“I love representing my clients in court, so I love working overtime for no fee,” said no lawyer ever. 

No self-respecting professional would work more than their contracted hours. Apart from teachers.

Most self-respecting organisations acknowledge that it is unhealthy for employees to work ridiculous hours. Not schools. In fact, not only are schools willing to allow their employees to work ridiculous hours, they expect it. 

It is expected of teachers to work long hours, to work weekends, and to go above and beyond the call of duty for their students. So much so that going above and beyond is no longer exceptional but rather expected.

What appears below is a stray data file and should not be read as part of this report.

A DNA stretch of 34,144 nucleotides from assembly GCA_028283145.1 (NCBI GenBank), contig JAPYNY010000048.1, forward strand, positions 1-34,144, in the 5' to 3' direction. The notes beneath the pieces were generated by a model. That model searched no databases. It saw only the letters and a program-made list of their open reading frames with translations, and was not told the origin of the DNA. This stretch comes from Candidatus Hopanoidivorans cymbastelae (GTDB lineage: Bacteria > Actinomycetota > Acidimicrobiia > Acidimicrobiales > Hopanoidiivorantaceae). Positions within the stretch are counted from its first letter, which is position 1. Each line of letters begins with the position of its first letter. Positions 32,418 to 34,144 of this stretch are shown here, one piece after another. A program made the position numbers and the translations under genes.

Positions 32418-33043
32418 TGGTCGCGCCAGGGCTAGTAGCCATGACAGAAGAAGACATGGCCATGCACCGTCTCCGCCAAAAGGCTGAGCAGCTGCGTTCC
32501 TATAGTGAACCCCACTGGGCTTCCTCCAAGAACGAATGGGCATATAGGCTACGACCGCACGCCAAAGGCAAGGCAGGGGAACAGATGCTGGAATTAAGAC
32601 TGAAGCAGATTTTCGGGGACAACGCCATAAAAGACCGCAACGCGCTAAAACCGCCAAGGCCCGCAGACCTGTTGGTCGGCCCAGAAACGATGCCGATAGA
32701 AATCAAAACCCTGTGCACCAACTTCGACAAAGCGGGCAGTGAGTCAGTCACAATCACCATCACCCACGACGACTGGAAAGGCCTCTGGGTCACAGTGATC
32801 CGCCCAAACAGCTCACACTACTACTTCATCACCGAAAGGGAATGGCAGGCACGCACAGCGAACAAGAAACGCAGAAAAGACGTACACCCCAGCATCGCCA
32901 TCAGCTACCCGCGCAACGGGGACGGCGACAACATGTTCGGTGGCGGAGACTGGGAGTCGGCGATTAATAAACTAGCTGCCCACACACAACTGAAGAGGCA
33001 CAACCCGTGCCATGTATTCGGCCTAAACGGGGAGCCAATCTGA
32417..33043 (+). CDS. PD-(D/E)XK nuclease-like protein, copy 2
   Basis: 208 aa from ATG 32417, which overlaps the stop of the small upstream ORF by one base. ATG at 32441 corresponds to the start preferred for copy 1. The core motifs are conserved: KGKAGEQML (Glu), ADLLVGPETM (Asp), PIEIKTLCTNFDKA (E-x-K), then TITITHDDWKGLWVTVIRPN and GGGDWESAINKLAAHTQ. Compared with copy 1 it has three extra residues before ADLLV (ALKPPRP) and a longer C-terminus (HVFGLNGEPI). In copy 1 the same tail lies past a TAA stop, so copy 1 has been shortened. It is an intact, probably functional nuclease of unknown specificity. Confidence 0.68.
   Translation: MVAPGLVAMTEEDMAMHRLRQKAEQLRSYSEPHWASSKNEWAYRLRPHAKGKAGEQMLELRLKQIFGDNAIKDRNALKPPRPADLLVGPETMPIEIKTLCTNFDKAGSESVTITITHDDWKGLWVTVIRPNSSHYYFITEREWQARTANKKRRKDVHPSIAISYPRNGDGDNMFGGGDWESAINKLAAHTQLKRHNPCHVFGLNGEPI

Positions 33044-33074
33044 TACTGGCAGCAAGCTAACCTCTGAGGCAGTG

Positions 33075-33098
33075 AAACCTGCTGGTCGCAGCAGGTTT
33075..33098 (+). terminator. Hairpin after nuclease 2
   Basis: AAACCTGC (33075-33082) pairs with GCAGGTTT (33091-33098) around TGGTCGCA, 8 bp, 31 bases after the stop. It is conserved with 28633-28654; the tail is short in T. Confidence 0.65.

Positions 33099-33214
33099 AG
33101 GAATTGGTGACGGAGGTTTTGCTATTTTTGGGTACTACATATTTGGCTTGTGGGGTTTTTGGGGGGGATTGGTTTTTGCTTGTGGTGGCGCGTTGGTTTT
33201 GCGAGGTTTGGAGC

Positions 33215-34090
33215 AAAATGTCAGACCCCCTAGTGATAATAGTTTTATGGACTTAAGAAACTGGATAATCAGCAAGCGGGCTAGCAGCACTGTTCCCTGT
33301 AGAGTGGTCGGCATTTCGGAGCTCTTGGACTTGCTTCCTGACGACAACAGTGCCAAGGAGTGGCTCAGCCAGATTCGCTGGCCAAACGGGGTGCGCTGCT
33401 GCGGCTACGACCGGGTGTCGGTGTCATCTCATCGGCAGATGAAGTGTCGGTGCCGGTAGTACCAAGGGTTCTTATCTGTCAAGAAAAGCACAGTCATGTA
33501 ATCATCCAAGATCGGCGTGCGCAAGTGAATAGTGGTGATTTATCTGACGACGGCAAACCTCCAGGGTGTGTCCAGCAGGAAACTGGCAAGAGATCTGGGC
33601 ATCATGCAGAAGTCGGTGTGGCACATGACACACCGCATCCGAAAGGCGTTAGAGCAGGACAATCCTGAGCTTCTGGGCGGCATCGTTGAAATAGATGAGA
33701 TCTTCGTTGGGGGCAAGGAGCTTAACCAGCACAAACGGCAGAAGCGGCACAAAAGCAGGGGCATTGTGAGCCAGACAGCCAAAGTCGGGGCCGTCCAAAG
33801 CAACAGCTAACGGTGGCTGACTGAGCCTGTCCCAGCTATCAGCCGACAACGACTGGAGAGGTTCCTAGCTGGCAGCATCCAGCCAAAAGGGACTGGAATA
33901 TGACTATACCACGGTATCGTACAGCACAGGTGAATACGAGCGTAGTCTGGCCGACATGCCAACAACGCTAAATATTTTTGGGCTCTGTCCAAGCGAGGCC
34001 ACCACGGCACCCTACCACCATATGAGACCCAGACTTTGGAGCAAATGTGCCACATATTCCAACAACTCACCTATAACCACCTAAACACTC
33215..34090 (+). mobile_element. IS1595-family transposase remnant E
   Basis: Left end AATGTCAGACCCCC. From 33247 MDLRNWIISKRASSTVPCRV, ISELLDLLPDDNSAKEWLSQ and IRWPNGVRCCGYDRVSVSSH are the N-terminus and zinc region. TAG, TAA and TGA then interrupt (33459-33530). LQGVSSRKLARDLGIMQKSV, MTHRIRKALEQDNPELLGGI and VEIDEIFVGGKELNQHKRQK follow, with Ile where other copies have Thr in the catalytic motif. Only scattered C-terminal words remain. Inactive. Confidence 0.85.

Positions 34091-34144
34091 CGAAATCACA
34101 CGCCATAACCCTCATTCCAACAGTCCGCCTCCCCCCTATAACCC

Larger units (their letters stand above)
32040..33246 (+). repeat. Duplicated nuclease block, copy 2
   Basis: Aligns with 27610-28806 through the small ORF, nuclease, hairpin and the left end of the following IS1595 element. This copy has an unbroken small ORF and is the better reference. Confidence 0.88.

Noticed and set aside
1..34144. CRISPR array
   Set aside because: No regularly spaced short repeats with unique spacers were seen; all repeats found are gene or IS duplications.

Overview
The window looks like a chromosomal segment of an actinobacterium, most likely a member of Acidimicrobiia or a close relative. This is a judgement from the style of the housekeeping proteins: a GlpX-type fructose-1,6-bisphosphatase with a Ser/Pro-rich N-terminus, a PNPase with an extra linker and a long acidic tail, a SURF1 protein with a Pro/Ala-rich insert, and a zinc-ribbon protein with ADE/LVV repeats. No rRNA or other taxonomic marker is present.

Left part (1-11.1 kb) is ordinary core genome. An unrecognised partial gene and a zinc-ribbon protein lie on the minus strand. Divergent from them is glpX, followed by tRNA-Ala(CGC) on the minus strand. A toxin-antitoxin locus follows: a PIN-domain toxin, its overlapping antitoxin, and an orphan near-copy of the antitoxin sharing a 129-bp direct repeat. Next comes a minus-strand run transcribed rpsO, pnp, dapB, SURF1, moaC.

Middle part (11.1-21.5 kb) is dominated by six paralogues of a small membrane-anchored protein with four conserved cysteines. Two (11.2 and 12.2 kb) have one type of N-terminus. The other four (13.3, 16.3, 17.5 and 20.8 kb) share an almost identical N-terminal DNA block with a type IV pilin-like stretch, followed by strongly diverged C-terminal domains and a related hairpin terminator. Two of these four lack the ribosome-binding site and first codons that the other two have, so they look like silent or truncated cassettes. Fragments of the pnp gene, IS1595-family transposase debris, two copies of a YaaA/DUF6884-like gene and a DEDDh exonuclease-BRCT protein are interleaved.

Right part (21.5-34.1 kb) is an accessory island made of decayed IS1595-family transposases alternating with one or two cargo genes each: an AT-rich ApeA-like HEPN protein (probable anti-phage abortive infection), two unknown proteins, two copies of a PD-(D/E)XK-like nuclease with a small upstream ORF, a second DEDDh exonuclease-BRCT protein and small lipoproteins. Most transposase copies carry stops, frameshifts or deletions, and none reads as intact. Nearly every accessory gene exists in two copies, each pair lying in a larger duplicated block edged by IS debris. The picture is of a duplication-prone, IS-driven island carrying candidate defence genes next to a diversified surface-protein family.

Going above and beyond

It is not uncommon for departments to be pinging emails back and forth on a Sunday evening. It is not uncommon for teachers to stay up until the middle of the night planning lessons or marking homework for the next day. It is not uncommon to see teachers staying late because they “love their job”. It is not uncommon, but it should definitely be unacceptable. 

It has reached the point where if a teacher only works the hours they are contracted, they will fall behind on their work and questions will be raised about their work ethos. No one can manage to do everything unless we work on evenings or weekends. 

I have heard teachers say things like: “I keep Saturdays free, and I only work about four hours on Sunday. I think that’s fair enough.” 

No. It is not fair. It is wrong. You are using your free time to catch up on work, which then increases the expectations on other teachers to do the same. Working overtime is not something to be proud of, and it leads to an unhealthy work culture in which expectations become unmanageable.